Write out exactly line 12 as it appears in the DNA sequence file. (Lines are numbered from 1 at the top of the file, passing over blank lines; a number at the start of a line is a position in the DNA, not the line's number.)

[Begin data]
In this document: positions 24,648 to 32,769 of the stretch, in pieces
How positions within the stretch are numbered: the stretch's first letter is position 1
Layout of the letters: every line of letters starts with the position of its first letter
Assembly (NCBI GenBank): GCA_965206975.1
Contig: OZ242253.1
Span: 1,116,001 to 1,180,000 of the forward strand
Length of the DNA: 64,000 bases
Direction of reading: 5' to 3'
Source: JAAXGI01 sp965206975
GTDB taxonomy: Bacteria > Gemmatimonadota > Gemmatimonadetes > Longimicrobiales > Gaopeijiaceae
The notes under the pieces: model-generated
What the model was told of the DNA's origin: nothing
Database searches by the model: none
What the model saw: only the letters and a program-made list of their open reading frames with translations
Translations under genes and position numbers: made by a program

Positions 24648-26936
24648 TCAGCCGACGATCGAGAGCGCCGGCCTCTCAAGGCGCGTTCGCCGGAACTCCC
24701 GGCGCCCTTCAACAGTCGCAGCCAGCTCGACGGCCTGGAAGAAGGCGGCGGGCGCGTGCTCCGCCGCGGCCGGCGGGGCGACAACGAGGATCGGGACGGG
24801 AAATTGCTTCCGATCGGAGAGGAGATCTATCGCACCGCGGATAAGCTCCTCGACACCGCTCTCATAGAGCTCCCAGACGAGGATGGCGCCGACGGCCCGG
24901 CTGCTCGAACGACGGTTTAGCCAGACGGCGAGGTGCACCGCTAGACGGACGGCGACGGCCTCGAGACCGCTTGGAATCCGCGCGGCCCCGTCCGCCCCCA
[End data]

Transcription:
What the model was told of the DNA's origin: nothing